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May 19, 2020

Former NBC, ESPN exec. to fill long-vacant lotto chair seat

Gov. Ned Lamont has named a permanent chairman for the Connecticut Lottery Corp.’s board of directors, the first time the seat has been filled in 18 months.

On Monday, Lamont nominated Rob Simmelkjaer of Westport to fill the seat, which was vacated in mid-November 2018 by Donald DeFronzo.

Rob Simmelkjaer

Simmelkjaer runs a Norwalk-based social media startup called Persona Media. He is also a member of the State Central Committee of the Connecticut Democratic Party, from which he intends to resign if the legislature confirms his nomination to the lottery board.

He was previously senior vice president at NBC Sports in Stamford, where he managed the NBC Sports Ventures unit and led the launch of sportsbetting radio and television show “The Daily Line.” He was also an on-air contributor for NBC Sports and other NBCUniversal platforms, and served as a studio host during the 2012 and 2016 Summer Olympics.

Prior to his time at NBC, Simmelkjaer worked at ESPN, including as vice president of international development, vice president and assistant to the president, and director of NBA programming. He was also an anchor and correspondent for ESPN and ABC News.

A Harvard Law School graduate, Simmelkjaer practiced law in New York before his TV career.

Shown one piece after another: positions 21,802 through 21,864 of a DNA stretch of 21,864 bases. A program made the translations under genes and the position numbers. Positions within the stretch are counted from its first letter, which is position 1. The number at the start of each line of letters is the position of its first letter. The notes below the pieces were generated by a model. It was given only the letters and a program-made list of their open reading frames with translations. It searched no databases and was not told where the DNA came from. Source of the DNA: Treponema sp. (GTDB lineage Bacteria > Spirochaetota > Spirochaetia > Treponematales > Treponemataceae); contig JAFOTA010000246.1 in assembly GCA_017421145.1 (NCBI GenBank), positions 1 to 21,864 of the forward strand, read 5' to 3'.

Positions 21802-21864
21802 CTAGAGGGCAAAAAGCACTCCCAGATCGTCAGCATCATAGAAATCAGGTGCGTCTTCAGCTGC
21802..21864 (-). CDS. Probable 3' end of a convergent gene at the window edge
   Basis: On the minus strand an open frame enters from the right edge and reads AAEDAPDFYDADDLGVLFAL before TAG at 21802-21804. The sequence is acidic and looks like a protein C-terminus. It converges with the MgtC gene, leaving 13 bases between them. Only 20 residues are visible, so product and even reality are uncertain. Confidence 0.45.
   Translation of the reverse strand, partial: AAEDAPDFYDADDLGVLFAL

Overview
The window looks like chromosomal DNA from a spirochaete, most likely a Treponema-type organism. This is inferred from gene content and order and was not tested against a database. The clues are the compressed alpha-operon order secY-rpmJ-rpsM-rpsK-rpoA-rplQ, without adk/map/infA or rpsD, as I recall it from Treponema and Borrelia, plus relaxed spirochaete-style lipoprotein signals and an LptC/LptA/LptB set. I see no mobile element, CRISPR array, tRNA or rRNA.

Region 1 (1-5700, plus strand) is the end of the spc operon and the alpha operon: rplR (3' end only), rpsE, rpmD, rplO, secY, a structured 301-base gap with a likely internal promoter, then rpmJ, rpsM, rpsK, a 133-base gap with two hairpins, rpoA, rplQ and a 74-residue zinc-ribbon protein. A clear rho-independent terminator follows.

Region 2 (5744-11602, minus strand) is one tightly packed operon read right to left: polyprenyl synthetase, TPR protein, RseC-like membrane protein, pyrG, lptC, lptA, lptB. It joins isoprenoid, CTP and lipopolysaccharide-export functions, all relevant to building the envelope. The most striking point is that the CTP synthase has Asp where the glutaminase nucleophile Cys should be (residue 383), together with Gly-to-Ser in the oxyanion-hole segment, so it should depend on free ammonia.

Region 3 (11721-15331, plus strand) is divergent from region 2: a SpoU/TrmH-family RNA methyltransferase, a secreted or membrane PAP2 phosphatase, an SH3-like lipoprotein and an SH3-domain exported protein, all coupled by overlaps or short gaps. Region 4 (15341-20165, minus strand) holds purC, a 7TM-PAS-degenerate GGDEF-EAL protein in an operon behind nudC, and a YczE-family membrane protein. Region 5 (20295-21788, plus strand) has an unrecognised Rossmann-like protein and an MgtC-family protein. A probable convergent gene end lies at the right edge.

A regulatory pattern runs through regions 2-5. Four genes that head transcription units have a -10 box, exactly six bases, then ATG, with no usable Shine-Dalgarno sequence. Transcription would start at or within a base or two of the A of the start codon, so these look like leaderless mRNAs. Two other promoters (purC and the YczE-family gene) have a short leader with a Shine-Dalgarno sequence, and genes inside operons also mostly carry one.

“Rob has years of experience working in a leadership capacity for two of the largest and most respected sports broadcasting companies in the world – both Connecticut-based companies – where he managed international business development and large corporate projects,” Lamont said in a statement. “He will bring to the lottery board a sharp eye and keen management style that will provide the agency with a greatly-needed refresh.”

For the past few years under CEO Gregpry Smith, the lottery has worked to move past older controversies and problems that began to arise around 2015, including a lucrative transition agreement for then-CEO Anne Noble and a fraud scandal that permanently shut down one of the lottery’s games, 5 Card Cash, and resulted in 15 arrests, according to a recent audit summarized by the Hartford Courant’s Jon Lender.

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